Johnson City Press: Letters: See through the political muck

Letters: See through the political muck

Johnson City Press • Jul 28, 2018 at 6:00 AM

Want to have your voice heard? Send a Letter to the Forum. Authors must sign their letters and include addresses and phone numbers for verification. Letters may be no longer than 300 words and will be edited for grammar, style and length. Send your submission to Mailbag, P.O. Box 1717, Johnson City, TN 37605-1717 or [email protected].

See through the political muck

On Monday night, I voted against the new district attorney’s office space because it happened too fast, there wasn’t enough transparency in the process, we’re still paying on the debt from the justice center, the new space is not in the budget and it seems expensive. Although I recognize conditions are cramped in the current office space, sometimes we just can’t afford everything we want when we want it, as most household budgets can attest.

As Budget Committee chair, I did not cast a vote on the proposal until it came before the full commission when I joined the nine “no” votes. Otherwise, I had no involvement in the process.

Unfortunately, facts don’t seem to be getting in the way of tabloid-style accusations. Most voters I’m hearing from are growing tired of the steady stream of sloppy attacks and unhinged conspiracy theories coming from Taxpayer’s Fighting Back and their relentless character assassination campaign. They see “political payback” under every rock and criminality around every corner, and they smear local job creators as “special interests” while calling for more construction projects and more government spending. I hope we can all come together after this election around a positive vision for the long-term finances of our county.


Lee is best for governor

The race for governor of Tennessee is between strong, qualified candidates: U.S. Congressman Diane Black, Randy Boyd, a millionaire businessman and former economic commissioner for the current governor, Beth Harwell, the speaker of the Tennessee House of Representatives, and Bill Lee, a seventh-generation Tennessean and businessman. Out of all of them, Bill Lee is the candidate that most resembles the character of Tennessee and who would make the best governor for our state.

All the candidates are exceptional. They have what it takes to be a great governor. Sadly, the leading candidates, Black and Boyd, have resorted to running presidential-like campaigns highlighting national issues like immigration and the border. They paint their rivals in a false narrative approaching character assassination. Boyd’s ads paint Diane Black as “D.C. Diane,” a politician who opposes the Trump agenda, and who “is out for herself.” He maintains a website alleging these mischaracterizations. He funds another site bashing Bill Lee for past political donations and for his support for immigrant advocacy groups. Diane Black is no better on negative ads. She claims Randy Boyd is a job creator for China, not Tennessee. She is wrong. Boyd outsourced work to China because of global interconnectedness, but the majority of his employees are Tennesseans.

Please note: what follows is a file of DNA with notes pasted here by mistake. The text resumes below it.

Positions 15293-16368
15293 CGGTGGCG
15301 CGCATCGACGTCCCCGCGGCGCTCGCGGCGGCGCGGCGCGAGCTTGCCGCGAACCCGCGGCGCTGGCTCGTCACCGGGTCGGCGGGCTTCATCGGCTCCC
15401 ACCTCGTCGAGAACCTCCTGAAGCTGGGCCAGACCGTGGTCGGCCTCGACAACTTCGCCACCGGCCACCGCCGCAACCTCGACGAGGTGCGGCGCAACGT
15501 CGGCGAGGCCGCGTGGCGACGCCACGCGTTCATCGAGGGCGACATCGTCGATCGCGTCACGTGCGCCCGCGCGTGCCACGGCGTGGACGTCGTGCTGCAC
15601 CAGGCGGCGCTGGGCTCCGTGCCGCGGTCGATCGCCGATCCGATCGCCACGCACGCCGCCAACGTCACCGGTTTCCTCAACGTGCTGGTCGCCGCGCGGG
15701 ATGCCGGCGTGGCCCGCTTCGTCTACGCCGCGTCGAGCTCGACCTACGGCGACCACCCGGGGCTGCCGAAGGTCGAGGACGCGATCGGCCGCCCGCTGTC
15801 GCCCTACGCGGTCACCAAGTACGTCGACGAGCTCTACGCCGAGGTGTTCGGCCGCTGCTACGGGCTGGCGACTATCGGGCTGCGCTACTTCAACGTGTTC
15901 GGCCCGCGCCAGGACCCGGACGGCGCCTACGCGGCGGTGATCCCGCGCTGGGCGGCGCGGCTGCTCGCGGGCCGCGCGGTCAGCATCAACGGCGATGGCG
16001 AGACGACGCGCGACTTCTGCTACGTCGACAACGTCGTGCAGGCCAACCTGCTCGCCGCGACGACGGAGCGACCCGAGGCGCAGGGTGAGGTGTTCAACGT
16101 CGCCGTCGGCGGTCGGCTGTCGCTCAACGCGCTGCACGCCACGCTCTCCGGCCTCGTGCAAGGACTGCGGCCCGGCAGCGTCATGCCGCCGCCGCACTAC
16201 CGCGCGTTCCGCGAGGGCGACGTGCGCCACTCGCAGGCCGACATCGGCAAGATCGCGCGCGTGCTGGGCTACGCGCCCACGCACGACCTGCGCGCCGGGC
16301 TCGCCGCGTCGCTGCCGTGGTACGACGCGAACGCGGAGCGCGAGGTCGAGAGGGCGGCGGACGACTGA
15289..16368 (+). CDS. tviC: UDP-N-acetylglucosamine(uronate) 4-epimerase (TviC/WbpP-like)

Bill Lee is the only viable candidate to stay on his own message and image. Instead of talking about opponents’ stances, past or loyalty to Trump, he’s campaigned on his own history, dedication to service, and qualifications for leadership. He has his own unique positions, especially on criminal-justice reform, that are not shared by his rivals. His purpose is giving back, not being a politician. The August 2 Republican primary ballot has several good candidates for governor, but Bill Lee is the best one.


Bredesen’s big on broadband

Former Governor Phil Bredesen has a plan to renew the TVA’s charter to include a mandate to expand broadband access throughout Tennessee. Already providing telephone and electricity service throughout the region, broadband access has become an essential utility in today’s increasingly globalized marketplace. Without access to the internet, Tennessee businesses cannot compete. The TVA is uniquely positioned, given its history and infrastructure reach across the region, to take on this broadband expansion.

This isn’t about big government, it’s about big ideas. Tennessee’s and surrounding states’ economies will be able to sustain business in the modern era while also providing jobs to Tennesseans working for the TVA. This is also an opportunity for East Tennessee, currently far behind in rural broadband development, to lead the state, the region, and the country in accessible, affordable internet service.

Mr. Bredesen’s independent thinking as governor brought dividends for our state. It’s clear he will do it again as our next U.S. Senator.


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